As most of our readers will know already, 2010 saw the 60th Anniversary of the launch of Eagle. As the year draws to a close, the BBC is marking the anniversary with a half-hour radio documentary presented by Sir Tim Rice and produced by Stephen Garner. The programme will air at 11.30am on 23rd December.
The BBC provides the following information about the programme:
Sir Tim Rice explores the lasting appeal of British magazine Eagle and the impact of its flagship character Dan Dare.
Eagle ran in two main incarnations between 1950 and 1994. Dan Dare, often referred to as "Biggles in space", is regarded in some circles as the greatest British science fiction hero of the 20th century
In this feature we chart the influences behind the comic, and explore the life of its creator Marcus Morris, a fascinating man who began the publication because of his concern over 'horrific' US comics which presented 'disturbing' storylines which he felt 'corrupted British youth'.
The programme reveals how Dan Dare was originally envisaged as a space chaplain before becoming the popular astronaut. It also examines the work of illustrator Frank Hampson who introduced technology years ahead of its time. Hampson knew the Space Age was on its way while serving in the Second World War and seeing the German VI rockets. He made the Dan Dare strips as realistic as possible by dressing his team in spacesuits and uniforms, basing the look of the fictional characters on his colleagues.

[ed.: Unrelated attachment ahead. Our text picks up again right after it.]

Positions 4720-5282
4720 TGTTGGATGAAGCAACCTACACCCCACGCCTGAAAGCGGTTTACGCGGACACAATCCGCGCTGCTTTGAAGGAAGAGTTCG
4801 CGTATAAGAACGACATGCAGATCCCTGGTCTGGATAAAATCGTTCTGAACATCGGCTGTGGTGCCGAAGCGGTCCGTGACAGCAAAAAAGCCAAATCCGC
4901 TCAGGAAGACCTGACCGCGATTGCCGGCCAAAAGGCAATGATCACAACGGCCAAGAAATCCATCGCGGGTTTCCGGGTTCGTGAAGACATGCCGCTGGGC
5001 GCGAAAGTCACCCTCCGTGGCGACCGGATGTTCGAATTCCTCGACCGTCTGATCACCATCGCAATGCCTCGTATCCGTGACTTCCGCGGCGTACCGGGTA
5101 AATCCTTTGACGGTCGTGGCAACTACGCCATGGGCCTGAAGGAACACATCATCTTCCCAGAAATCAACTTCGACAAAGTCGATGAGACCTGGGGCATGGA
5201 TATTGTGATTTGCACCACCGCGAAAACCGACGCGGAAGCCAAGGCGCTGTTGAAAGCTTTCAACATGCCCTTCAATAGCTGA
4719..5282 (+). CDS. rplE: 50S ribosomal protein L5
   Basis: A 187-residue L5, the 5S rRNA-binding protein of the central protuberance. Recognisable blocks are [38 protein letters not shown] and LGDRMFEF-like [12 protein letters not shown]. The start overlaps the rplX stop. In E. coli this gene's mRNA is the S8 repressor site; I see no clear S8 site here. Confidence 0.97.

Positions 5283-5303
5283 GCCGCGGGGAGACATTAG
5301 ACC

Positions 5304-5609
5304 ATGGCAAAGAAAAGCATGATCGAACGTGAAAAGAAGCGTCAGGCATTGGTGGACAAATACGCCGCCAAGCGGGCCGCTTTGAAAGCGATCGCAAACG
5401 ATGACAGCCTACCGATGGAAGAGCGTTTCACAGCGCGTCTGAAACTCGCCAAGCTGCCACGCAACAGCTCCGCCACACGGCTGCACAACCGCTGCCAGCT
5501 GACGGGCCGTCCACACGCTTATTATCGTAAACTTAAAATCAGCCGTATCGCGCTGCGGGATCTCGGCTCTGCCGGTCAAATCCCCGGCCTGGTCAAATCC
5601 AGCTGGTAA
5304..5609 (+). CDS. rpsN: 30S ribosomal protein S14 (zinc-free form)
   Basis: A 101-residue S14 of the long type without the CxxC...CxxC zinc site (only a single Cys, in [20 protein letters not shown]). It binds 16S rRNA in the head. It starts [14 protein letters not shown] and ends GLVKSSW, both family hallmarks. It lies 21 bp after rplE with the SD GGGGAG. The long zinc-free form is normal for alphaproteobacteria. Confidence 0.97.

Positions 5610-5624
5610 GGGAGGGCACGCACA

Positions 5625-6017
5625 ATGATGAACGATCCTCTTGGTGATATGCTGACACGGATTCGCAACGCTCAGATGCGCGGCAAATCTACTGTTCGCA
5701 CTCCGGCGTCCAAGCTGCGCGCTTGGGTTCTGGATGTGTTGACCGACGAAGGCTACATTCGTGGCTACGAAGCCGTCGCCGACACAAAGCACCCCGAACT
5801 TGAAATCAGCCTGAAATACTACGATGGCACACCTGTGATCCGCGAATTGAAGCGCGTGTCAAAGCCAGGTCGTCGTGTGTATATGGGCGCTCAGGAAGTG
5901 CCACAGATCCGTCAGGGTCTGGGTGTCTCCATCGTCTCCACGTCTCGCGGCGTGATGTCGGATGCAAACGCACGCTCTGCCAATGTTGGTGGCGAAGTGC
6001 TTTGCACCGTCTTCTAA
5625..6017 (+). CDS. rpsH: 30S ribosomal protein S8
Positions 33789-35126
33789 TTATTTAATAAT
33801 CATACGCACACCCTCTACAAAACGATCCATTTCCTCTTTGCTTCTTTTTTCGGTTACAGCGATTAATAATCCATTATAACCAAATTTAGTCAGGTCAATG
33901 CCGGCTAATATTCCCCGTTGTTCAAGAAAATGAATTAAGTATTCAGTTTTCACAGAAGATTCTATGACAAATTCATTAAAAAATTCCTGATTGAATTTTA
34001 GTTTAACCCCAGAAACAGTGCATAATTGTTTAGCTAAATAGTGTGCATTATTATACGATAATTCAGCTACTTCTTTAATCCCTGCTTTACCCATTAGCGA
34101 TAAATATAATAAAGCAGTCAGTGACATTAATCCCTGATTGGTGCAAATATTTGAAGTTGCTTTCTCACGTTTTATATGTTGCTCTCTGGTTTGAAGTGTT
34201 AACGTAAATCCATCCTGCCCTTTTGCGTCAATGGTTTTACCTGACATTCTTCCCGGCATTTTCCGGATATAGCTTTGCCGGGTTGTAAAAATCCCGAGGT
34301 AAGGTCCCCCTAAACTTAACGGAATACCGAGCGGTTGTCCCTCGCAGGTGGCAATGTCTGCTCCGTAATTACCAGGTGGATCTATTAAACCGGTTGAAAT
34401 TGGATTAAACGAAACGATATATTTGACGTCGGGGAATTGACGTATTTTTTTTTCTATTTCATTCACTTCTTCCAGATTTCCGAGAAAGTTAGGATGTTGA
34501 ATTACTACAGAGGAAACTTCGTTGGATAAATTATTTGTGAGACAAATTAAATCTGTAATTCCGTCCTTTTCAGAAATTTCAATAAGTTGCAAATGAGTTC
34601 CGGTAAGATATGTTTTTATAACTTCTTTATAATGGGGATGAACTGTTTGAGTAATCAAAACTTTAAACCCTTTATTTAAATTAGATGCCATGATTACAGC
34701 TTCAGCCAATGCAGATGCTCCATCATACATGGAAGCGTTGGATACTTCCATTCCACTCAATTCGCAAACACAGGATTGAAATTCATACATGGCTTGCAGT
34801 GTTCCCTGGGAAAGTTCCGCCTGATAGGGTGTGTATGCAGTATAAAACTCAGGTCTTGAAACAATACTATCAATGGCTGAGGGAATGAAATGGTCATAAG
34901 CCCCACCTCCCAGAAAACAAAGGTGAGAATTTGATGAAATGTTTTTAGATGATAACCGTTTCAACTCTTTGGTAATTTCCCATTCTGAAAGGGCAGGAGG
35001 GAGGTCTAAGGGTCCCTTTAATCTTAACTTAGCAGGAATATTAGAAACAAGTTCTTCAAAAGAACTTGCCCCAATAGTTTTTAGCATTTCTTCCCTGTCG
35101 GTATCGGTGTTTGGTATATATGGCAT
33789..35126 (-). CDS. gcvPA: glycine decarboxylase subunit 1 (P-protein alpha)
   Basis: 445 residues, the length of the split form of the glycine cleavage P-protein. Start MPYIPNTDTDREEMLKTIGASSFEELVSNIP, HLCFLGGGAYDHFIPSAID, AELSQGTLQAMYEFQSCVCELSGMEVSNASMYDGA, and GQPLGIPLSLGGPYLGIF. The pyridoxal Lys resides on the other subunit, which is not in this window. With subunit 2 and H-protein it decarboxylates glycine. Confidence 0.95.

We reveal how the stories had educational value and, along with Dan Dare, we look at other Eagle offerings including Shakespeare's plays and the Greek myths which ran as comic strips.
Featuring contributions from author Philip Pullman, Sally Morris the daughter of Eagle Creator Marcus and Eagle Society member David Britton.
Leave aside the reference to Biggles in Space (Biggles and Co. were much more thuggish in my view), Dan Dare is so imbedded within British culture, that references to other British fictional characters are unnecessary. To most 1950s schoolboys Dan Dare is The Pilot of the Future!
Eagle certainly had an educational value and contained many more features, fictional and non-fictional, than Dan Dare, but I don't think Shakespeare or Greek myths featured much, so it will be interesting to see what the programme has to say on those aspects.
Oh, and Frank Hampson's inspiration was the German V2 rocket, not the V1.
Hopefully the programme will be better informed than whoever wrote the BBC's "blurb"!
News of this broadcast has also been reported on Down the Tubes